Taking Control: What I’ve Learned from Having PKU

By Elisa S., http://meupku.wordpress.com/

“This isn’t fair! I hate this! It’s not my fault!”

We’ve all felt this way at some time or another. Believe me, I’ve been tempted to feel this way as well.

I have phenylketonuria or PKU, a rare metabolic disorder, which means my body can’t metabolize one of the amino acids in protein. Because of this, if I were to eat a normal amount of protein there would be a build up of this amino acid, phenylalanine, in my blood. This would cause brain damage and cognitive/emotional problems.

Fortunately, just a few decades before I was born it was discovered that being on a low-protein diet for life can prevent this brain damage and people with PKU can have normal healthy lives.

What this means for me is that I can’t eat meat or eggs or nuts or even cheese or pasta. I have never eaten a hamburger in my life!

Also, in order to get the protein and other nutrients I need I have to drink 32 oz. of a not-so-delicious-tasting formula every day.

Elisa

Me with the formula I drink every day

Now, before you start feeling sorry for me you should know that I am totally used to this and I have no problem with it. I have accepted PKU as the way my life is.

Following the diet has allowed me to do everything I want to do in life. Being grateful for my situation has allowed me to be content. Helping others who have PKU gives me deep fulfillment and satisfaction.

You may have a different challenge in your life than PKU, but we all have challenges outside our control. What we can control is how we react to them.

Choosing Not to Be a Victim

Complaining and giving up is one way to look at an undesirable situation. But it really doesn’t help you. If that is your outlook you are making yourself a victim of your circumstances. You are giving away your power to things that are outside of your control.

Don’t be a victim.

It may seem at times that the only way to get attention is to say something negative. I’ve even noticed that sometimes people who don’t know what to say to each other just complain about something and then they feel like they connect with a shared negative feeling. That type of connection isn’t very deep and doesn’t lead to genuine friendships. The truth is, everyone really likes being around a person who is positive and outward focused (meaning aware of those around them).

Because PKU is a genetic disorder with no cure, there is literally nothing I can do to change it. If I went around hating that I had PKU every day, I would be pretty miserable.

But I can choose my attitude. I can choose to stick to the diet that keeps my mind and body healthy. And I can choose to enjoy the foods I can eat, to be so grateful that I was born after treatment for this disorder was discovered, and to reach out to others who have it and try to help them embrace it as well.

Locus of Control

In psychology there is a term called locus of control. If you have a high outer locus of control you feel that most of your success, happiness, failure, or disappointment comes from circumstances outside of your control. This is being a victim. This leaves you at the mercy of what happens to you.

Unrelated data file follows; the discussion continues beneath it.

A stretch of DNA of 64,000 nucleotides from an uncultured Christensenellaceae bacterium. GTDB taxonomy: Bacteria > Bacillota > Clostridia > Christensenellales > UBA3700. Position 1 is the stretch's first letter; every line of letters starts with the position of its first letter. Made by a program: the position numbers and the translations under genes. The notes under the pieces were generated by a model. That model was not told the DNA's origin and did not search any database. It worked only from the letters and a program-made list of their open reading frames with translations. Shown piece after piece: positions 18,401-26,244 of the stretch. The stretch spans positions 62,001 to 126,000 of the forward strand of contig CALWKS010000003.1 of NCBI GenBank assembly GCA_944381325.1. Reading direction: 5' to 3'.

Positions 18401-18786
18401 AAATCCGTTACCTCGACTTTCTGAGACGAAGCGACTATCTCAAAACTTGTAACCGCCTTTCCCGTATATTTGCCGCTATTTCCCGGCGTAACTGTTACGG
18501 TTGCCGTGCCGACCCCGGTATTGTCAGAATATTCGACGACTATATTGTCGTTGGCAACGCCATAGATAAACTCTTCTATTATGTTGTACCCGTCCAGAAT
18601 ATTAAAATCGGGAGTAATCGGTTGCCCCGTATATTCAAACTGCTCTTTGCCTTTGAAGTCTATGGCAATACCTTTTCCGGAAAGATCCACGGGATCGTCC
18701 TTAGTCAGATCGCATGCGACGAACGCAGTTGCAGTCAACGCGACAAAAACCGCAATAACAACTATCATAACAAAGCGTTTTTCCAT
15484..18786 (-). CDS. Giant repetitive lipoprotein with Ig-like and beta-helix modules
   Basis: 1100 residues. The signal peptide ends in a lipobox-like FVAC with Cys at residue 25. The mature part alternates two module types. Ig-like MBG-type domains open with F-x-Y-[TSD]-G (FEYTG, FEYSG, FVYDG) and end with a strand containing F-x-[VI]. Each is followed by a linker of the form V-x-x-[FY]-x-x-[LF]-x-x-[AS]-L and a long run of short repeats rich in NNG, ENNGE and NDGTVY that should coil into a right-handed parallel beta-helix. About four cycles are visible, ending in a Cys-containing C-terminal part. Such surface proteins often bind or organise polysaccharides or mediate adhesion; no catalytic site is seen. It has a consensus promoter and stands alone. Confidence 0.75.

Having a strong inward locus of control means you believe your choices and attitude determines what your life is like. This is empowering.

I was diagnosed with PKU as a baby, so I wasn’t exactly thinking about locus of control at that point. But as I’ve grown up I’ve realized that this attitude has really made a difference in my life and that it can apply to other situations in life as well.

Acceptance and Taking Control of Your Life

Whenever you feel stressed or upset it may help to pause and consider these questions.

  • What am I feeling?
  • Why am I feeling this way?
  • What can I do about it?

First you need to figure out what you’re actually feeling. Sometimes we get so busy we don’t have time to pause and think or realize how our feelings are affecting our behavior. This may cause us to take out our stress on those around us or place unfair blame on them.

Once you’ve identified the feeling, determine why you are feeling that way. It may be a conversation at work that didn’t go very well, or an expectation you had that was disappointed.

The last step is the most empowering. Once you’ve identified the cause of your feeling, you need to see what you can do about it.

Chances are there are both factors that are within your control and factors that are not. Maybe you could have explained yourself better to your boss, or your expectation could have been more realistic. On the other hand, maybe your boss’s personality just doesn’t click with yours and you’re going to have to accept that.

The key is to accept the things that are not in your control, and work on the things that you can improve. This frees you from being a victim. This helps you gain control of your life.

My experience embracing PKU has taught me that practicing acceptance and developing your inner locus of control will build your self-confidence. Your positive outlook on life will make people like being around you and will help them be more positive as well. And that is what TRU beauty is all about.

Elisa is a full-time mom of one so far. She sings and teaches piano lessons, and she enjoys watching National Geographic documentaries with her husband and being outdoors. She blogs at http://meupku.wordpress.com/.

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One thought on “Taking Control: What I’ve Learned from Having PKU

  1. Pingback: PKU and Taking Control of Your Life | Me, You and PKU

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